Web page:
How to Keep Your Marriage Strong When Parenting a Teen

Leaving your teen home alone overnight?
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While most couples expect parenting young children to be stressful on their marriage, many are surprised to discover how parenting a teen can complicate their relationship. While infants and toddlers demand parents’ time and energy, teens’ demands can also create conflict in the marriage.

So while it’s essential to take steps to keep your marriage strong throughout all the years of your marriage, there are some special considerations you should take during the teen years.

 

Conflicting Parenting Styles

Parenting style differences may come to a head during the teen years. Parents you may not agree on issues such as curfew, parties, daytime activities, homework and chores. During this critical time when teens need more independence and freedom, it’s easy for parents to become pitted against one another in attempt to win a child’s affection. Sadly, one parent often gets painted as the hero, and the other gets seen as the bad guy.

Teens know which parent is likely to cave in to their incessant begging for a later curfew, a later bedtime, not doing homework or not doing chores. Not only can teens use this to their advantage in an effort to get their way, but it can also cause a lot of family disputes. Disagreements over discipline strategies and household rules can cause a lot of tension between couples.

General Stress of Raising a Teen

Of course, not all parenting discord during the teen years stems from discipline issues.

Many parents with similar parenting philosophies experience a spike in marital discord when raising a teenager.

That’s partially because raising a teenager is inherently stressful. The stress can easily spill over into a couple’s relationship, if you don’t have healthy ways to deal with your stress.

This is especially if the marriage didn’t already have a firm foundation.

Couples Grow Apart

Another reason the teen years can be stressful for parents is because many couples grow apart over the years. Perhaps you’ve put your relationship on the backburner in order to focus on your parenting duties. Or maybe you’ve devoted a lot of energy to your careers, and you haven’t emphasized your relationship. Either way, you may feel as though you’re no longer as close as you used to be.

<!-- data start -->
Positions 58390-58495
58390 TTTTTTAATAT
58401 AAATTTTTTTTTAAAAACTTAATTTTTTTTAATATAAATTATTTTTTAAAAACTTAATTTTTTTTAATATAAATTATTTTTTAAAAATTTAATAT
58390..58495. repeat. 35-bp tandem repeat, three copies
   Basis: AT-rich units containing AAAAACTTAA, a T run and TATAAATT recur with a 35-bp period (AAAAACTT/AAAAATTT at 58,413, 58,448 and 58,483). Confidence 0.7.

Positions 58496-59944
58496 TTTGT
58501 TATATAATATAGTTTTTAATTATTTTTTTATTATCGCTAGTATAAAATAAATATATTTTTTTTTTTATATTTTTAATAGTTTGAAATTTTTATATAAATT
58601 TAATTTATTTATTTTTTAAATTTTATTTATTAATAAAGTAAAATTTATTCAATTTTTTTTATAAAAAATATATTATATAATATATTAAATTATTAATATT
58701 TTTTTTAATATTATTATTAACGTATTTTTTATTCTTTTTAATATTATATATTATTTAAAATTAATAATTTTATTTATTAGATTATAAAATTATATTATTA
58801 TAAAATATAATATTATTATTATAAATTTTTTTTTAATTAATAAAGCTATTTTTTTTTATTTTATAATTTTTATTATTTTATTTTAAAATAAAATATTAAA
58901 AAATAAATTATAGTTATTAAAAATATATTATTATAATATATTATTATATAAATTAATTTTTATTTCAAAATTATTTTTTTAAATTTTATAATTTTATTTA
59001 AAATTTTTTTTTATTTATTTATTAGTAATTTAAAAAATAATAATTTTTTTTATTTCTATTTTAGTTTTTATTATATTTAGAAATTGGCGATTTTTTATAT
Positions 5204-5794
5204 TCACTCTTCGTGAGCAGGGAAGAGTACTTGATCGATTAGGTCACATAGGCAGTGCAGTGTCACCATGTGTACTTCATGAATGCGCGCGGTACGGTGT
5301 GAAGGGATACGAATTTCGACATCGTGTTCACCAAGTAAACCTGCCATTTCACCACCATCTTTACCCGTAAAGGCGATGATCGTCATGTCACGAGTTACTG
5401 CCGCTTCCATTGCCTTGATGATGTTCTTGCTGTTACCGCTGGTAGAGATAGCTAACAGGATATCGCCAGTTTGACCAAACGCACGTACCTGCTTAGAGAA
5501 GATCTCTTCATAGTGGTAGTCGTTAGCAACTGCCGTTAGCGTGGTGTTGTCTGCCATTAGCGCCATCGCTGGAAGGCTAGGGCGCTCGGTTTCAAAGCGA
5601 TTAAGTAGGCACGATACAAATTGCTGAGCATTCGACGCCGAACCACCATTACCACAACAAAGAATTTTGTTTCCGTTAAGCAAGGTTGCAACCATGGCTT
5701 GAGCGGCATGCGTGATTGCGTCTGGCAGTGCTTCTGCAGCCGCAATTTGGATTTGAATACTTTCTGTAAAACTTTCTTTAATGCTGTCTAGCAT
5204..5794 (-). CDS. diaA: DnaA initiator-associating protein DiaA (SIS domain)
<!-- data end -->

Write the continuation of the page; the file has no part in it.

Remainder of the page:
Keep Your Marriage Strong

Statistics show about half of all marriages end in divorce in the United States. That’s a pretty grim statistic. But, the good news is, you can take steps to prevent your family from having to deal with the pain of divorce. Here are some tips to keep your marriage strong:

  • Address discipline issues as they arise. Talk to your spouse about any concerns you may have – without your teen present – and work together to ensure you’re able to present a united front to your teen.
  • Schedule regular date nights. That doesn’t mean you necessarily have to go to the movies or out to dinner – eating dinner alone together counts too. Make sure that spending time together is a priority. Aim for once a week if you can.
  • Participate in activities you both enjoy. Sharing enjoyable activities can help keep the spark alive – or even help re-kindle the warm feelings you both had years ago.
  • Try something new together. Take a cooking class, learn how to sail, or schedule a new adventure. Doing new and exciting things can help your relationship also feel new and exciting again.
  • Address issues as they arise. Staying silent about things that bother you will only cause resentment to build.
  • Practice fair fighting. Healthy conflict resolution can go a long way to keeping your marriage strong.
  • Seek professional help when necessary. Marriage counseling isn’t just for marriages in serious trouble – it can also help marriages that are experiencing a few bumps in the road. Don’t hesitate to schedule an appointment to speak with someone – and if your spouse won’t go, you can always go on your own.

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